Juneau’s Alaska Electric Light and Power has merged with Spokane-based Avista Corp.
The sale was announced in November and the $170 million purchase closed on Tuesday.
At closing, Avista Corp. issued about 4.5 million shares of common stock to Alaska Energy and Resources Company shareholders at just under $32.46 a share. AERC is AELP’s parent company.
Avista is a mid-size utility that sells electricity and natural gas to nearly 700,000 customers in eastern Washington, northern Idaho and parts of Oregon. With the purchase of AELP, Avista Utilities acquires an additional 16,000 electric customers.
AELP Consumer Affairs Director Debbie Driscoll says they will not see any changes in day-to-day operations in the short term.
Part of the contractual agreement was that when the deal closes everything remains as is or better for the next two years,” Driscoll says.
That includes retaining AELP’s Juneau headquarters and its more than 70 employees.
Avista Communications Manager Jessie Wuerst says Juneau may not be the company’s only entry into Southeast Alaska.
We’re an investor-owned utility, so we’re always looking for opportunities to bring value to our shareholders and Southeast Alaska is certainly an area that has opportunities in it,” Wuerst says. “So we’re looking.”
She says 51 percent of Avista power generation comes from renewable sources, including hydroelectric, wind and biomass. Avista also owns part of a coal-based generation plant in Montana.
Avista started as Washington Water Power on the banks of the Spokane River in 1889.
AELP was founded in 1894. The Corbus family bought into the utility in 1896 and has been majority owner since.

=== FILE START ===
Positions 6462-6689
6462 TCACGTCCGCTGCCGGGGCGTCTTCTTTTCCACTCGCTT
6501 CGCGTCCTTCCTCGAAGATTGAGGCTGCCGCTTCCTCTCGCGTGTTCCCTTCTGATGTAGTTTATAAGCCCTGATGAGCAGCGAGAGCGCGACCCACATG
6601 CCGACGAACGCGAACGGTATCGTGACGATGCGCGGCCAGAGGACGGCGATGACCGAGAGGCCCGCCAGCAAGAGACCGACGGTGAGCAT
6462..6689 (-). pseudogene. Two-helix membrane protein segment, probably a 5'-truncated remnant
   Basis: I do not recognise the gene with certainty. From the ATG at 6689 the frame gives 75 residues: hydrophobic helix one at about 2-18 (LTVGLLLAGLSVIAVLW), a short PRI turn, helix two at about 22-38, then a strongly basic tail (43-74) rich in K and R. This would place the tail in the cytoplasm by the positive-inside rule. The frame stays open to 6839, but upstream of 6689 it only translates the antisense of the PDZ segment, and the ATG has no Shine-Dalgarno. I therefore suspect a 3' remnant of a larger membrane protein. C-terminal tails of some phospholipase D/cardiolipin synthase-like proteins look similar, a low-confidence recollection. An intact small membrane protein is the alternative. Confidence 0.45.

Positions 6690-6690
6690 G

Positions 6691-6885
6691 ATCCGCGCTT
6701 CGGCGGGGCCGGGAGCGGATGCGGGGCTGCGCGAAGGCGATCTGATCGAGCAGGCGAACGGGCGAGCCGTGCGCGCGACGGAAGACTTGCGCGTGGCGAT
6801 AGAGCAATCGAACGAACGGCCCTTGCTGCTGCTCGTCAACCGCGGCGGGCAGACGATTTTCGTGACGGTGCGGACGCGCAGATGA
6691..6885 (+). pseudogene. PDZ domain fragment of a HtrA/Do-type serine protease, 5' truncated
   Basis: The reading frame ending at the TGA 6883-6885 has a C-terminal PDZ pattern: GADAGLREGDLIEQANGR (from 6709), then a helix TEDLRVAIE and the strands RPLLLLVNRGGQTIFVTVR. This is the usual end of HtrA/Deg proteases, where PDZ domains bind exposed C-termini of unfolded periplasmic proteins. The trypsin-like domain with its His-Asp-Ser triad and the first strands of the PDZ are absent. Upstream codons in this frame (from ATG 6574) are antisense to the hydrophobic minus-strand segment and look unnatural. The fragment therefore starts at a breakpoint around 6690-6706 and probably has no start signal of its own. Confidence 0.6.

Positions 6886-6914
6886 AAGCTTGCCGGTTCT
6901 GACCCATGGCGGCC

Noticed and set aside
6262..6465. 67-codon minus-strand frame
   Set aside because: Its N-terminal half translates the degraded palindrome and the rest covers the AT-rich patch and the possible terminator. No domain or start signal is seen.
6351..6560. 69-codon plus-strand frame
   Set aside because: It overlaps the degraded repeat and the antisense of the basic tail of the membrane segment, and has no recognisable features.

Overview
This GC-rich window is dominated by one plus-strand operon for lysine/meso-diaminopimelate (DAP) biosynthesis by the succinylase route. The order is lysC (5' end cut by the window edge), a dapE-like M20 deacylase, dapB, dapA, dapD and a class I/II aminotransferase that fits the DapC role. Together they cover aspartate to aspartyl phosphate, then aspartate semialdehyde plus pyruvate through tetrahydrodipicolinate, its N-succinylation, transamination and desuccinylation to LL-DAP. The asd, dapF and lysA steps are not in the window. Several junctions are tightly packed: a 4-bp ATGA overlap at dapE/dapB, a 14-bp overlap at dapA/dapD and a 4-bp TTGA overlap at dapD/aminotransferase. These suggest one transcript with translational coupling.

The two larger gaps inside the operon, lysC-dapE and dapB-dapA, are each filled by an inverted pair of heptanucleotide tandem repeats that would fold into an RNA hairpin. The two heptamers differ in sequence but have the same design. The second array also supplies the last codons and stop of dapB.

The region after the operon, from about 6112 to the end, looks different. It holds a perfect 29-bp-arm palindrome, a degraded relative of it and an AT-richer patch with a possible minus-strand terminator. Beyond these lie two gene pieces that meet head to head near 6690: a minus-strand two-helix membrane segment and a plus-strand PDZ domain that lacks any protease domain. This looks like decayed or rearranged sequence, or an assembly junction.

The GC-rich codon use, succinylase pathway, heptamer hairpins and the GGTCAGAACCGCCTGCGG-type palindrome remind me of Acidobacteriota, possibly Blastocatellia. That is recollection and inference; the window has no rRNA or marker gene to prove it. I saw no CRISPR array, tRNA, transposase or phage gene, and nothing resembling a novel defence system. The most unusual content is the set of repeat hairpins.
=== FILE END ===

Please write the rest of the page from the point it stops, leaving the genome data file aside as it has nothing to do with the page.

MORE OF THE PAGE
When former president Bill Corbus announced the Avista agreement in November, he said the company provided the best cultural fit.
Driscoll describes her fellow employees as excited about the merger, especially for the financial resources the bigger company brings.
“We’ve just expanded our resources significantly. There are changes in the industry, innovative improvements in the industry, smart grids, things that we can possibly now afford and maybe before it would have been too much of an impact to our customers from a rate standpoint,” she says.
AELP operates Snettisham and Lake Dorothy hydroelectric facilities as well as several smaller hydro projects and back-up diesel generation.
Note: Story updated at 9:40 a.m. to clarify that the no-change clause in the Avista agreement applies to daily operations.
- Gov. Bill Walker says a tax package he's introduced for the special session is a necessary measure to address the state's fiscal situation.
- Ketchikan Museum staff have been working to catalog, document and store totem pole fragments that have been in the museum’s collection for 40 years. The fragments can provide details lost on many of the larger poles.